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Its got what plants crave
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I recommend picking up a cheap "kit" that runs in the 35-40 dollar range. A wide variety of commonly used tools.
 

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Jim311 said:
I recommend picking up a cheap "kit" that runs in the 35-40 dollar range. A wide variety of commonly used tools.
Kits are good depending on the range of years of bikes you own. I have a kit, and I dont think I have used all the tools yet.

Tools that I have used from my kit+ some extras

Metric Hex Keys
Tire Levers
Various BB Wrenches (Shimano/Isis, and Hollowtech)
Philips Screw Driver
Cassette Remover with guide pin
Chain Whip
Pedal Wrench (or Hex Key)
Chain Tool
Threaded Headset Headset Wrenches
Chain Tool
BB Cup Tool
Hub and Cone Spanners
Crescent Wrench
Cable/housing cutters

I think thats about it, just about every tool in my 21 piece kit+ the few extra bits.

I also have a bench mount bike stand that I made a stand for.
 

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A chain checker; it checks the wear level of the chain. By replacing your chain at the proper time you won't have to also replace your cassette every time.
 

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Some of the less obvious tools is a cable cutter and a long 8mm allen key (or sockets).

Without a cable cutter, there is no way to have a clean cut of housing and cables.

A long 8mm allen key is necessary for removing crankarms and pedals. You can use a socket of course, but is no substitute for leverage, and I have the busted knuckles to prove it.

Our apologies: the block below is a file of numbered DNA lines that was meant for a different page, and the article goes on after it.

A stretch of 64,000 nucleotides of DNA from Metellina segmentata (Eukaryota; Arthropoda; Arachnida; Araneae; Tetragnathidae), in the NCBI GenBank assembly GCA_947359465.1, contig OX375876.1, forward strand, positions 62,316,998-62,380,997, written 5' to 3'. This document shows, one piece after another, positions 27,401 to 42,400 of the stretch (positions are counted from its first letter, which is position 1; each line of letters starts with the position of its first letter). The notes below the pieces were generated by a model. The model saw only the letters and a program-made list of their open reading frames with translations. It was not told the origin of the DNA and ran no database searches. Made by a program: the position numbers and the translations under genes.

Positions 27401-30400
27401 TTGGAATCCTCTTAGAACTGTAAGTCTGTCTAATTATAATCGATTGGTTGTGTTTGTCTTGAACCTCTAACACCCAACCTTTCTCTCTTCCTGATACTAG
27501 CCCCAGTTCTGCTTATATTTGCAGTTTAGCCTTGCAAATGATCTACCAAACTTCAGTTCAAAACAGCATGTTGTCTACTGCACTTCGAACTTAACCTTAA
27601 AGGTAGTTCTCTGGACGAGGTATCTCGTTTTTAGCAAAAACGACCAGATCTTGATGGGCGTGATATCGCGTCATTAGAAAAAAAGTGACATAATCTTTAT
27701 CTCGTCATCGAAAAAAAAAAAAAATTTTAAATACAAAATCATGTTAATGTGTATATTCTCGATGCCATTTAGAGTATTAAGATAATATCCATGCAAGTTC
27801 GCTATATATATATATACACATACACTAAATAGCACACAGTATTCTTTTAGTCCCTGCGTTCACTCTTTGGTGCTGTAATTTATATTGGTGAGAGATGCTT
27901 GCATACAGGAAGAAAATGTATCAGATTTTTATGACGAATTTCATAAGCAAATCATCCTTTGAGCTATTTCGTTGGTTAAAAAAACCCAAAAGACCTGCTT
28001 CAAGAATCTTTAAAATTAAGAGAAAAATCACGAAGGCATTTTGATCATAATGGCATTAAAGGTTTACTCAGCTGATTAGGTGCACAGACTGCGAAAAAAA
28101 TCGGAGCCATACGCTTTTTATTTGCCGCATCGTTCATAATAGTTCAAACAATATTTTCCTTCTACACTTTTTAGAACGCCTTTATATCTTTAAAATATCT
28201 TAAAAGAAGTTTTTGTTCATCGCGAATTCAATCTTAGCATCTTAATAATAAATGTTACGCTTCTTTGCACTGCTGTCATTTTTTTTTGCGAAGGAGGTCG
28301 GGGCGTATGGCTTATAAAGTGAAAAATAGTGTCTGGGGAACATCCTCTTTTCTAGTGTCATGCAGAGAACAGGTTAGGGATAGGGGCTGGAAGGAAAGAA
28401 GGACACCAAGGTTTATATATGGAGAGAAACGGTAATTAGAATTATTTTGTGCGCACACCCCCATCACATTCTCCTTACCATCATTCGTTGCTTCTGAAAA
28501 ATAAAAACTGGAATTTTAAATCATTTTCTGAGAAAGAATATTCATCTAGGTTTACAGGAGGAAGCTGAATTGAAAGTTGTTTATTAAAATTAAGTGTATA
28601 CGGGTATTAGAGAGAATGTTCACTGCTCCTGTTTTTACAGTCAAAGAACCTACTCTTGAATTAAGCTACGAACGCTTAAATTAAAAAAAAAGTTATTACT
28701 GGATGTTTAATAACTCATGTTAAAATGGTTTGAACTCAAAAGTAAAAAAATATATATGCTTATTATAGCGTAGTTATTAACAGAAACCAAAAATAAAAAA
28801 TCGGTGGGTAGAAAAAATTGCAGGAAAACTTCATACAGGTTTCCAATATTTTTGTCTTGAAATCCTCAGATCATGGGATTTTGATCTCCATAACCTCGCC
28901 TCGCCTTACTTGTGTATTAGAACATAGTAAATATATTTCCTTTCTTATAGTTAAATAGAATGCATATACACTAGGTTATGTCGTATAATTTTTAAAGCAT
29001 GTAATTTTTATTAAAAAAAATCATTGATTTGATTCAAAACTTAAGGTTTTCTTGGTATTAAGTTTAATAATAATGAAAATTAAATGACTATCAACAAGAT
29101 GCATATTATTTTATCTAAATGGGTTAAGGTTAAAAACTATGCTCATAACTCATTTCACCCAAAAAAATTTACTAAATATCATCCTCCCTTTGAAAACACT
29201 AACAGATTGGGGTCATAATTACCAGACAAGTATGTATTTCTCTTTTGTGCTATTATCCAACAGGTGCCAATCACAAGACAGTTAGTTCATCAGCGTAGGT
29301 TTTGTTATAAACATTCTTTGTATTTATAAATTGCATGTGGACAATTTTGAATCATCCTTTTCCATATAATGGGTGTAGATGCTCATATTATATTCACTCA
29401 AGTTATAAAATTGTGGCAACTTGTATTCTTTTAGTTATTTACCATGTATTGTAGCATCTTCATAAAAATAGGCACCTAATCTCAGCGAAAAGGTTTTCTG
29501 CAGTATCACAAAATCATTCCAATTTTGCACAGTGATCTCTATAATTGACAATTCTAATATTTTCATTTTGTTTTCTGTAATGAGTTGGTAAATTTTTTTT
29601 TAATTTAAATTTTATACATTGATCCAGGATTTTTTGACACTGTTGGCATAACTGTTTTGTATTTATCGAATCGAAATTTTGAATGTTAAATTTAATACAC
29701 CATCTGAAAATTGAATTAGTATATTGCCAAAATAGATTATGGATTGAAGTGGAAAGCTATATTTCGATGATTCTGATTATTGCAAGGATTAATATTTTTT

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sanjuro said:
Without a cable cutter, there is no way to have a clean cut of housing and cables.
if you already have one of the following, they can also do a decent job:
really big pliers usually have enough leverage to cut the cable in one quick and clean motion
dremel with a good blade does ok on cables and great on housing
 

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boomn said:
if you already have one of the following, they can also do a decent job:
really big pliers usually have enough leverage to cut the cable in one quick and clean motion
dremel with a good blade does ok on cables and great on housing
It is not the size of the pliers, but having a diagonal edge that cuts like scissors.

Pliers typically have a few small chips on their cutting edge, so one or two strands will not get cut.

Housing would probably work, but I would use a paper cutter or even a razor blade if I didn't have a cable cutter.
 

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sanjuro said:
It is not the size of the pliers, but having a diagonal edge that cuts like scissors.

Pliers typically have a few small chips on their cutting edge, so one or two strands will not get cut.

Housing would probably work, but I would use a paper cutter or even a razor blade if I didn't have a cable cutter.
I guess I've been lucky with my pliers and didn't realize it. I mentioned the size (really the handle length is what I meant) because the smaller pliers I have with the same cutting edge don't work as well. With more leverage on the really big pliers I can snap through the cable almost instantly, instead of cutting with some hesitation with the smaller ones that leads to me hacking up the last part of the cut